agree  silfilla: special remission of your sentence; NOTE: *remission of sentence* is used when someone gets time off for good behavior etc.; otherwise, use Derek's suggestion (*vacate/set aside*)
32 mins

agree  Margaret Marks: Remission would be the British term
6 hrs

agree  desiderata (X): Sorry, answer here already. See my links below.
7 hrs
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3 mins   confidence: Answerer confidence 4/5Answerer confidence 4/5 peer agreement (net): -1
Erlaß
acquittal


Explanation:
fits best in this context


    Reference: http://dict.leo.org
swisstell
Italy
Local time: 03:12
Specializes in field
Native speaker of: German
PRO pts in category: 128

Peer comments on this answer (and responses from the answerer)
neutral  Kim Metzger: You might try looking up the legal definition of acquittal: http://jurist.law.pitt.edu/dictionary.htm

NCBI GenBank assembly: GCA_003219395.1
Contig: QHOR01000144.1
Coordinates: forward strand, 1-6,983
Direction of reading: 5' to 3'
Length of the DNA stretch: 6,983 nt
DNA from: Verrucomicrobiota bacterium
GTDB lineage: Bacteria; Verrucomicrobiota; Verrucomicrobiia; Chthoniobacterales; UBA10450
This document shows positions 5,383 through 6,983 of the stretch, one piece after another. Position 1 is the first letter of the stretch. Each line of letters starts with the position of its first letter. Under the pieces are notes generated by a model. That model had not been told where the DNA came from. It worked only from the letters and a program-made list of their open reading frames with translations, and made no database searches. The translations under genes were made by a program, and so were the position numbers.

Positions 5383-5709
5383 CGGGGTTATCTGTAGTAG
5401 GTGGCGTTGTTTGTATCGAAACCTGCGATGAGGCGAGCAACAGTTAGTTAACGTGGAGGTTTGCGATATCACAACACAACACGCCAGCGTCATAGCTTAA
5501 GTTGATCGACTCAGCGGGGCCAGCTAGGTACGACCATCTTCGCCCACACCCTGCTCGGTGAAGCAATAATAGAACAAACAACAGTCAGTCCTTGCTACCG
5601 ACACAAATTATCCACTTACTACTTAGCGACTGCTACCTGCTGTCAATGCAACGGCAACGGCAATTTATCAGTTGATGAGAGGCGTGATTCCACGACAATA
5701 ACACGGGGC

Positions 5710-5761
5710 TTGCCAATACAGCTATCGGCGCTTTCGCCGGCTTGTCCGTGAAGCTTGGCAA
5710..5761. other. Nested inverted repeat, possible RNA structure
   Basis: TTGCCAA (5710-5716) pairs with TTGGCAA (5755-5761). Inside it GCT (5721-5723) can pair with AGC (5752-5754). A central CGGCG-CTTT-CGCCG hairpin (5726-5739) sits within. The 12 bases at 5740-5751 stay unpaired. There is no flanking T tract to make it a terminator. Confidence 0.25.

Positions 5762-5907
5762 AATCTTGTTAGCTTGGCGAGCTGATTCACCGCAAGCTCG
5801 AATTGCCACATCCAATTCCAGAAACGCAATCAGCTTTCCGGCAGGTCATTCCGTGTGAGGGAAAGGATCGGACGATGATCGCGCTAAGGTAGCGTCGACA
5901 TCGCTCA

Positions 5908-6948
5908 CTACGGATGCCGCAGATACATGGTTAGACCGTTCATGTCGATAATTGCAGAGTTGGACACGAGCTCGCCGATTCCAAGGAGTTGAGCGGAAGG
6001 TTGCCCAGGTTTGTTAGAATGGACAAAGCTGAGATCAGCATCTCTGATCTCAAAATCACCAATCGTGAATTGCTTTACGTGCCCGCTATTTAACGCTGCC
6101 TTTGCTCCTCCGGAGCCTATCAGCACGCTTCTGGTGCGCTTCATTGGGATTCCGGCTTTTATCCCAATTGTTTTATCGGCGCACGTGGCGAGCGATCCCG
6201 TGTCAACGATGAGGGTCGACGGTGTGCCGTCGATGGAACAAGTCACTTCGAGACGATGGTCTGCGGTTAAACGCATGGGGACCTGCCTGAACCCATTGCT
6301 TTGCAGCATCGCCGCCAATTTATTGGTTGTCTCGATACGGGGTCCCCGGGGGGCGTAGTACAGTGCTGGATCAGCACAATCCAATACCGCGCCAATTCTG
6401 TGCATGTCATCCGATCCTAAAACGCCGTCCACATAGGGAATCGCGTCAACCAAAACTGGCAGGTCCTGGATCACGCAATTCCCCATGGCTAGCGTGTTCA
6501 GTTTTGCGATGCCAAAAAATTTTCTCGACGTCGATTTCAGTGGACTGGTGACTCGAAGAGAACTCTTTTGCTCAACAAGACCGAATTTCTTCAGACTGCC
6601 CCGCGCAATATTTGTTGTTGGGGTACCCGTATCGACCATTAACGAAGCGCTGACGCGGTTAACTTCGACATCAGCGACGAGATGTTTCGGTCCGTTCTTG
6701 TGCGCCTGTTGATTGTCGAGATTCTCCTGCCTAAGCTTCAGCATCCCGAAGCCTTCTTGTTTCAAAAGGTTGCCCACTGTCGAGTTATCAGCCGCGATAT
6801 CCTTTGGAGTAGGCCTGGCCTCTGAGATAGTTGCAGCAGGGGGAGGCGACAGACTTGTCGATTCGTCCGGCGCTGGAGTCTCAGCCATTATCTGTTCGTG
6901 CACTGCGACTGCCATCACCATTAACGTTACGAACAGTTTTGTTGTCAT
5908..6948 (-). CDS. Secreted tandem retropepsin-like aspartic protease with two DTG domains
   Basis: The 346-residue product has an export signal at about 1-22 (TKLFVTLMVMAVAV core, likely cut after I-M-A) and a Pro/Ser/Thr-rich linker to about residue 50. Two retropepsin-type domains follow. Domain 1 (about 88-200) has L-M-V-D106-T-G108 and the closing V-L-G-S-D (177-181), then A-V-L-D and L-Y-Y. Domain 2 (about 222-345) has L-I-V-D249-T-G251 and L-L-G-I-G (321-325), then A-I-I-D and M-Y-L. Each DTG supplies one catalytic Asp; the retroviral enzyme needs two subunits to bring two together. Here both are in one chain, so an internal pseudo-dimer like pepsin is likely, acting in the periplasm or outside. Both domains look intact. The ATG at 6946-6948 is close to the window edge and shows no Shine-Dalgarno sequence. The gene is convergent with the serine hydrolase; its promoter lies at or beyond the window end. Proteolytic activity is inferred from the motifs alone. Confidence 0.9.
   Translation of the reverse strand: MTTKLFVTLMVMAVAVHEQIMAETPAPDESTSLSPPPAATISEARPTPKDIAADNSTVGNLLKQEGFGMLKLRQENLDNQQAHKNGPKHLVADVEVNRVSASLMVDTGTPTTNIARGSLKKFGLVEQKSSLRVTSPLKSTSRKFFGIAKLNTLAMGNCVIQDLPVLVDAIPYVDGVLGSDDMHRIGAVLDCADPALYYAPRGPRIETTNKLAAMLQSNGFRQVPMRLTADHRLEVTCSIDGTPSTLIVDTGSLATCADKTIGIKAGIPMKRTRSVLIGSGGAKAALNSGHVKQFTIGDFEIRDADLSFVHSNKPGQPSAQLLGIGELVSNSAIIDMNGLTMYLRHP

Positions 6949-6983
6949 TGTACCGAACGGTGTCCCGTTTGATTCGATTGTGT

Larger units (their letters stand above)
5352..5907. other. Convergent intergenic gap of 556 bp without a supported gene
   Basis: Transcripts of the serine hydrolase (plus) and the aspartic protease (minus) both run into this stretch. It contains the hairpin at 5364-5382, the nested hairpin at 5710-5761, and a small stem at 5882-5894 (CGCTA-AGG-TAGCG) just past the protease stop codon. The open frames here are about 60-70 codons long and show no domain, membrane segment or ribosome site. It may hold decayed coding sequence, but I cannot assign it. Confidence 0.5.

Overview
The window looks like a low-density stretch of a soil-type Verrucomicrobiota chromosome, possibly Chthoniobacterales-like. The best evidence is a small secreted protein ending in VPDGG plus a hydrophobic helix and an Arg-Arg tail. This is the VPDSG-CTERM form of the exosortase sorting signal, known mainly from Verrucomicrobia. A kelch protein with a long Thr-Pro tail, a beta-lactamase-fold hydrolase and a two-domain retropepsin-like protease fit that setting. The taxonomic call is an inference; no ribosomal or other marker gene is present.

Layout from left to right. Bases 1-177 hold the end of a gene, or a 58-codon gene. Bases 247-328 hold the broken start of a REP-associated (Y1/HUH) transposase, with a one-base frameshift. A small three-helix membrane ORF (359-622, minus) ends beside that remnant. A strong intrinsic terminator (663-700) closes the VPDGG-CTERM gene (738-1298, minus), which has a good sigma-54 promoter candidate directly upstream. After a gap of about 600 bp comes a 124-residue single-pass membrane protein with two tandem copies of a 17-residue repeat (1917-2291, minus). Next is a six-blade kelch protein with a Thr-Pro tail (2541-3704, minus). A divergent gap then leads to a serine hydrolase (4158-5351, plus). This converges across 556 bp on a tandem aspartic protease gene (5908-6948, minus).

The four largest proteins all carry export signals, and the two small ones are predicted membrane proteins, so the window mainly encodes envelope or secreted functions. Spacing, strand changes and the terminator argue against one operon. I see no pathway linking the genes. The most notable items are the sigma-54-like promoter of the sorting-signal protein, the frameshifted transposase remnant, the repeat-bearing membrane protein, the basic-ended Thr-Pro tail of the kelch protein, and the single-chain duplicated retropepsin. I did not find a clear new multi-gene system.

1 hr

disagree  silfilla: see my note above
2 hrs
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4 mins   confidence: Answerer confidence 4/5Answerer confidence 4/5
Erlaß
waiver


Explanation:
In certain contexts:

http://www.english.uni-mainz.de/program/exchange/direktusa/
Erlass der campus fees und Studiengebühren für 15 Semesterwochenstunden (Gegenwert ca. $15.000).



lucasm (X)
Local time: 03:12
Native speaker of: Native in EnglishEnglish
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19 mins   confidence: Answerer confidence 3/5Answerer confidence 3/5 peer agreement (net): +2
Erlaß
vacation


Explanation:
I knew that would get your attention - I would translate the whole phrase "Antrag auf förmlichen Erlaß der gegen Sie verhängten Freiheitsstrafe" as "motion to vacate the sentence" or "motion to set aside the sentence" (sometimes you find both of them together).

;-)

Black's Law Dictionary, 2nd Pocket Ed., defines "vacate" as "[...] 2. To nullify or cancel; make void; invalidate <the court vacated the judgment>."

Black's also has this to say: "set aside, vb. (Of a court) to annul or vacate (a judgment, order, etc.) <the judge refused to set aside the default judgment>."